Application Note

Application Note
Increasing Hold-Up Time in Switch Mode Power Supplies
Hold-up time
Hold-Up time is defined as the duration of time that a power supply's output will remain within regulated limits
following a loss of input power. For example, for a 5V output power supply with a ±10% (±0.5V) regulated
output, the hold-up time is measured from the time the input is turned “OFF” to the time when the output
voltage drops down to 4.5V. The hold-up time is measured at full load and under nominal line conditions.
In linear power supplies the time the output fails following the failure of the input is almost immediate. In
switching power supplies, energy is stored in the bulk (input electrolytic) capacitor providing a useable hold
up time to protect against transient power outages. Hold-up time is a function of the energy storage capability
of the power supply and the specific loading of the power supply. Hold-up time values of between 15 and 50
milliseconds are often required for today's power supply systems.
Figure 1 shows graphically the relationship between the shut off of the input voltage and the fall of the output
Input Voltage
Output Voltage
Turn On Time
Hold-Up Time
Figure 1: Turn on & Hold-Up
Time DC to DC Converter
Design considerations
When a power supply requires the capability of continued operation for a short period of time following a
momentary input power interruption, an external circuit providing additional capacitance can be easily
Both DC to DC converters and AC to DC converters can take advantage of external hold-up capacitors,
however, for AC-DC systems, the external hold-up circuitry interfaces with the internal DC bus of the power
supply. Access to the internal DC bus voltage must be available and details about the power supply
rectification and the DC bus is required to make these capacitance calculations
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Application Note
As the hold-up time of a power supply system is highly dependant on the end application and overall system
parameters, hold-up capacitance is normally not designed directly into the power supply module, but
designed as an external support circuit in the overall power supply system.
DC to DC converters
For DC to DC converters the calculation of hold up capacitor is straight forward.
Choldup ≥
2 x Pload x Tholdup
η x [(Vin_nom)2 - (Vin_dropout)2]
Equation 1
• Choldup is the minimum value of holdup capacitor
• Pload is the total power dissipated by the load in watts
• Tholdup is the desired hold-up time
• Vin_nom is the nominal input voltage at the time of shutdown
• Vin_dropout is the value of input voltage that defines the start of the hold-up time
• η is the efficiency of the power supply
Rearranging equation 1 to calculate the hold-up time for an existing hold-up capacitor:
η x [(Vin_nom)2 - (Vin_dropout)2] x Chold-up
Thold-up_max =
2 x Pload
Equation 2
External hold up time circuit connected to input DC to DC converter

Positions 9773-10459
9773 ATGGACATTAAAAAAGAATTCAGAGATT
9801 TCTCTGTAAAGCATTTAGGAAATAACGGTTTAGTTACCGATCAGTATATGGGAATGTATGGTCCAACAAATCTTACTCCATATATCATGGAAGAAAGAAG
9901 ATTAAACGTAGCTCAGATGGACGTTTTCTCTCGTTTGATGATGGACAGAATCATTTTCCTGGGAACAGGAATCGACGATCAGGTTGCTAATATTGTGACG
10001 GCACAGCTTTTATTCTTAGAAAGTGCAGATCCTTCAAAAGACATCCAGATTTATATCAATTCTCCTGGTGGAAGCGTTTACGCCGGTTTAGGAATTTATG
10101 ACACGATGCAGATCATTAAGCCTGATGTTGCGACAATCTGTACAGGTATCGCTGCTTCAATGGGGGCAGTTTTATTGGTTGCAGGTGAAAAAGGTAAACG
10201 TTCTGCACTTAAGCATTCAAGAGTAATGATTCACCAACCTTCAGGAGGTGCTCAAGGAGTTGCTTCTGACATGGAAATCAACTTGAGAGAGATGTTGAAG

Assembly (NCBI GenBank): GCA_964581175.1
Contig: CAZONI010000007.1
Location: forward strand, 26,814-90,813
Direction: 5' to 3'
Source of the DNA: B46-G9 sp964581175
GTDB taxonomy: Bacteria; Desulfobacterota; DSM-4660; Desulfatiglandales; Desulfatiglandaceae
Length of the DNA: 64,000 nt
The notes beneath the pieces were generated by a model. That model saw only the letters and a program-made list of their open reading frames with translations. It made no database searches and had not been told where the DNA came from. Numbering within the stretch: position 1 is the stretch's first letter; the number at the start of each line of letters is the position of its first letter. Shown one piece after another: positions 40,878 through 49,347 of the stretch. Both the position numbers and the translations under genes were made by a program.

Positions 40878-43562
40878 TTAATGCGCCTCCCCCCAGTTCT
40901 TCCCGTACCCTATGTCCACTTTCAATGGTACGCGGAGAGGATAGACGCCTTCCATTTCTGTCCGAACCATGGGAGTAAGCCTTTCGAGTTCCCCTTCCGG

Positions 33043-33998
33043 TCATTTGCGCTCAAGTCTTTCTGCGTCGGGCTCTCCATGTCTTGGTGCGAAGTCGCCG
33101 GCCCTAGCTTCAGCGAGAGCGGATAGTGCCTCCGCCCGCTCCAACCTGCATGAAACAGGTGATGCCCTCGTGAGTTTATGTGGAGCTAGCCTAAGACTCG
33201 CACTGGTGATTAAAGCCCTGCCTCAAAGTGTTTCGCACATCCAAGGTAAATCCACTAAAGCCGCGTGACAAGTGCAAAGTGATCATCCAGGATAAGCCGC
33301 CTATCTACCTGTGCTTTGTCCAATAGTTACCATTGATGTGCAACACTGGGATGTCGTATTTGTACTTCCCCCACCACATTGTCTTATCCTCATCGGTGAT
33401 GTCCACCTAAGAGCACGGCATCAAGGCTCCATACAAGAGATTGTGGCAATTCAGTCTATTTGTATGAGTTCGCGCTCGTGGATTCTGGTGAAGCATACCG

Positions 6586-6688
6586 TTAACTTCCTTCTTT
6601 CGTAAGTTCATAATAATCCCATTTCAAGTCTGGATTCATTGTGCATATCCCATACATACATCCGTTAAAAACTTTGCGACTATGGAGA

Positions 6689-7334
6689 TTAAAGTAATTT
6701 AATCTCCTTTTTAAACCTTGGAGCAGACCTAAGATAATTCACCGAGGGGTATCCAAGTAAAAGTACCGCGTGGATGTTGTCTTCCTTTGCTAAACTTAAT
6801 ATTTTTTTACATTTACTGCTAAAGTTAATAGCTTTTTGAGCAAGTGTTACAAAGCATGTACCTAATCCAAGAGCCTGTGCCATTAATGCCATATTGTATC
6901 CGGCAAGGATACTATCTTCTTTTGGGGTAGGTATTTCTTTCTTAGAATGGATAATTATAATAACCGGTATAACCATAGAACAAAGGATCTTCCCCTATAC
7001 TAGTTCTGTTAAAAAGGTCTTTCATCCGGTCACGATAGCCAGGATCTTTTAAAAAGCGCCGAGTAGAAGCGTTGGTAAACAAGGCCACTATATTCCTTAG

When choosing a hold-up time capacitor, it is recommended to use capacitors with low Equivalent Series
Resistance (ESR) as well as high rated for high ripple current. When higher voltage is involved, it will be likely
necessary to use two or more capacitors in series and/or series-parallel configurations to achieve the
required total capacitance. The “cold start” temperature of the power supply must also be considered when
selecting capacitor types because many capacitors will lose a large amount of their capacitance at low
Voltage bleeding resistors and reverse polarity protection diodes should be included to provide a discharge
path for the capacitors, avoiding injury from stored charge, and protecting the capacitors from damage at
turn-on and turn-off.
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Application Note
Figure 2 illustrates a sample hold-up circuit with sets of series - parallel capacitors, using four capacitors of
the same value. The total holdup capacitance, C_Holdup is equal to the total value of Capacitance in the
circuit. Using four capacitors also provides margin for the capacitor breakdown voltage when used with high
value of Vin.
In addition, for this circuit a resistor (R_limit) is used to limit in-rush current during hold-up capacitor charging.
A typical value for R_limit is around 50 ohms.
Input Hold-Up Time Circuit
DC to DC
Figure 2: External Hold Up Time on Input
External hold up time circuit connected to output DC to DC converter
When the input of the converter is not accessible, the circuit in Figure 3 can be used to increase the hold-up
time. At turn-on, Q1 is off and C2 is not connected to the output. When the voltage at C1 reaches the
threshold of Q1, C2 starts to charge slowly towards VO. Q1 is a low RON N channel MOSFET and R1 D1 is
optional for discharging C1. If R1 D1 is used, the R1 C1 time constant must be much greater than R2 C1.
Also the discharge R1 C1 time constant must be much greater than the required hold-up time.
Figure 3: External Hold Up Time on Output
Notes: Information furnished is believed to be accurate and reliable. However, Aimtec Inc. assumes no responsibility for the consequences of use of
such information nor for any infringement of patents or other rights of third parties which may result from its use. No license is granted by implication or
otherwise under any patent or patent rights of Aimtec Inc. Specifications mentioned in this publication are subject to change without notice. This
publication supersedes and replaces all information previously supplied. Aimtec Inc. Products are not authorized for use as critical components in life
support devices or systems without express written approval of Aimtec Inc.
© 2006 Aimtec Inc. – All Rights Reserved
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